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So I'm riding to Savannah and I'm working on an article on my new/old laptop, I just traded for it recently and forgot to set automatic update to ask me when updates are available instead of just doing it. Well I typing away and all of a sudden the machine says it's shutting down and not to cut the power as it's updating the computer, without any kind of indication.
So at first I thought I had lost an hours worth of work but thanks god for the VS recovery schema.
So needless to say first thing I did when I got home and charged up was to set the auto update to ask me and not auto update.
On top of everything else there's still updates available? WTF?
On my Win7 machines it asks you if you want to shut down now, or you can postpone it up to 4 hours.
The bad part is that when this window pops up it takes focus (doesn't come up in the background), so if you are typing and hit the space bar, it will dismiss the window with the default selection, which is to restart now. Not sure if that's what happened to you. Its annoying.
What is even worse is that I can hibernate my computer and if it has pending updates, it will wake itself up, apply the updates, and restart. Of course when it comes back up it opens everything I had open, but it certainly doesn't save any work. So not only does it forcibly close everything, but it doesn't put itself back to sleep. In the middle of the night I sometimes hear "Your virus definitions have been updated"...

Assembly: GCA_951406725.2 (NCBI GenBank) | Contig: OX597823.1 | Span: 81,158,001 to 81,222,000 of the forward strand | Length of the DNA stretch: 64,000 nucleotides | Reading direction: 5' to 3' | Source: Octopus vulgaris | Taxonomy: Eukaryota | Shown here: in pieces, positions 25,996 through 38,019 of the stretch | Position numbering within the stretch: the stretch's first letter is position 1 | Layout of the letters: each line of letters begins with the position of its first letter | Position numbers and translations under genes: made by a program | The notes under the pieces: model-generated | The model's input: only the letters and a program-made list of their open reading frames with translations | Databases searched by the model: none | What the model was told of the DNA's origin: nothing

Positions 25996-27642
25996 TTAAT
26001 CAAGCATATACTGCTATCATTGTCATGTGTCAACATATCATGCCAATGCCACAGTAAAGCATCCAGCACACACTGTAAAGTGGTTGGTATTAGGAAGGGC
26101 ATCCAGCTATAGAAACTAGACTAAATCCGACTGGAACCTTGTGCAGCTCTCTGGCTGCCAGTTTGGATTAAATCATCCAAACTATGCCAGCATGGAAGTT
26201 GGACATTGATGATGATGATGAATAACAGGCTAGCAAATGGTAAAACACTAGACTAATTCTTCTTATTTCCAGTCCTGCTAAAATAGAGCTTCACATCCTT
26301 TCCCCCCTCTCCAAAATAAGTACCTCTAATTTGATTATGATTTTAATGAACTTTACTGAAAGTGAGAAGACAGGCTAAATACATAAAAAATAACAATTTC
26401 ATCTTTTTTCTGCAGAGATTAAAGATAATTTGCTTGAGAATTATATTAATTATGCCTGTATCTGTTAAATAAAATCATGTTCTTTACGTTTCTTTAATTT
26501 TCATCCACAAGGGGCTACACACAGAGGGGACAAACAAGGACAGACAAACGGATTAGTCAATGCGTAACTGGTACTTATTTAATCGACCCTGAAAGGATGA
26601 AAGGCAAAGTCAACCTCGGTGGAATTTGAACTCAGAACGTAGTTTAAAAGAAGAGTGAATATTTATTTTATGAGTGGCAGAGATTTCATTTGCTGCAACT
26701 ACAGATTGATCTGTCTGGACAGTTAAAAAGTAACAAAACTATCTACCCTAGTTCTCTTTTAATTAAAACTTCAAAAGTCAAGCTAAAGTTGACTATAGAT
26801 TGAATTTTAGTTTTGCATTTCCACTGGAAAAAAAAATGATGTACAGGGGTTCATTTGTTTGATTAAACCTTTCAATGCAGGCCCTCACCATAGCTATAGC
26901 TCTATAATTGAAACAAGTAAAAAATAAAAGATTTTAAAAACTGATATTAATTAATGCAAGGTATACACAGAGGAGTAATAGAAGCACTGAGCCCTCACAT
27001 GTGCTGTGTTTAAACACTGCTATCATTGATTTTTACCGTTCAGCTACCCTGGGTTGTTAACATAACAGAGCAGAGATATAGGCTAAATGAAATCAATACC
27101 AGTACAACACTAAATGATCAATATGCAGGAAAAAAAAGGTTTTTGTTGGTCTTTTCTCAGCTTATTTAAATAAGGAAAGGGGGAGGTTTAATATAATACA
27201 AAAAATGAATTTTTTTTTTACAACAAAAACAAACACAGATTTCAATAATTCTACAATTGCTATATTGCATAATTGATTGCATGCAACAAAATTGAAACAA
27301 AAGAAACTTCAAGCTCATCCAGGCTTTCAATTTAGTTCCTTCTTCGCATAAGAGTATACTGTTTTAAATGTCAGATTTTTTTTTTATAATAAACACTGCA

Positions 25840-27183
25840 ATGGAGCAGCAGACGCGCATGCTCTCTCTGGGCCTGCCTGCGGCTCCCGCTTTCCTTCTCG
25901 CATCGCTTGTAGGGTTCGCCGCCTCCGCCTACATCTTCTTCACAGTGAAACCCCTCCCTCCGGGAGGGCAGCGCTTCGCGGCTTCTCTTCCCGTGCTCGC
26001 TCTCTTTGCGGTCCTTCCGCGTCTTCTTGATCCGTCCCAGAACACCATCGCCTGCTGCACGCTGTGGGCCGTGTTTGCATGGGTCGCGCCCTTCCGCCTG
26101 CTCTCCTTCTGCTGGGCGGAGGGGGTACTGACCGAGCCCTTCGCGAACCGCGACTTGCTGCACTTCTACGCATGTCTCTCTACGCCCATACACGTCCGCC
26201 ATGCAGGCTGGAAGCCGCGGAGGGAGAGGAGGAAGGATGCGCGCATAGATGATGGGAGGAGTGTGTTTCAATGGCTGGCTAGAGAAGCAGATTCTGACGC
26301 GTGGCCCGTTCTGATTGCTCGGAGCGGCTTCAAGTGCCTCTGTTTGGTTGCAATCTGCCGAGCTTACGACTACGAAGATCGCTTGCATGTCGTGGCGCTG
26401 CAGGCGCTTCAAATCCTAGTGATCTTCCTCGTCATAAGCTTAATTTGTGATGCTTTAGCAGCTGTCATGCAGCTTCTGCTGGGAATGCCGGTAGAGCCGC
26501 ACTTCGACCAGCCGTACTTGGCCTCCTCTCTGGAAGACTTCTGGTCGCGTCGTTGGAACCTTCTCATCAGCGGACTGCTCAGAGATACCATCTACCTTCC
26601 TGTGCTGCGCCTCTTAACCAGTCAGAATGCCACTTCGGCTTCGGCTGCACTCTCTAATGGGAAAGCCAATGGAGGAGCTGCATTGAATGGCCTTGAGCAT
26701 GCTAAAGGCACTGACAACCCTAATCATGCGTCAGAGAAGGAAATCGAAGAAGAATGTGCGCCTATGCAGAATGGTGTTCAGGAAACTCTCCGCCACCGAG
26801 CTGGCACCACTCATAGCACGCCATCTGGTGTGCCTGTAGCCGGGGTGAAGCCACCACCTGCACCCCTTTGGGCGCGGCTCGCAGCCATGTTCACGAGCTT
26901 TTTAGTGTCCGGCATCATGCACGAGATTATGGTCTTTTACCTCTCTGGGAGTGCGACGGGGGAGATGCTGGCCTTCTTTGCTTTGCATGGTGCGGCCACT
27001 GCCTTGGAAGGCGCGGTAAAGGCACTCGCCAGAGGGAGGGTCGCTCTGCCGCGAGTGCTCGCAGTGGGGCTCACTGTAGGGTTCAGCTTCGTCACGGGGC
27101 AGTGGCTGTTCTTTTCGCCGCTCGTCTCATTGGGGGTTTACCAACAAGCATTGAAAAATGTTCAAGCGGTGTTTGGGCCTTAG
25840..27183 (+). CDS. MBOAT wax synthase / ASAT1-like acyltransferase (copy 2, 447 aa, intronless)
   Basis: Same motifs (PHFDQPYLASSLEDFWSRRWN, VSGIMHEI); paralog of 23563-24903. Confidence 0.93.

I can't find a way to shut that off while leaving automatic updates on (I like them on so my dev machine is fully updated, and I have a Win7 VM that has a vanilla install with no updates for testing).
Even when you have set the option to never restart automatically, the not so new behavior can still be a pita. Have you ever needed to pack up the laptop at the last minute only to find that updates will be installed when you shut down...no opting out or putting it off for a more convenient time. This has caught me on more than a few occasions where I had to wait up to 10 minutes for it to shut down. I refuse to put it in the case running. I suppose proper planning on my part is the quickest remedy.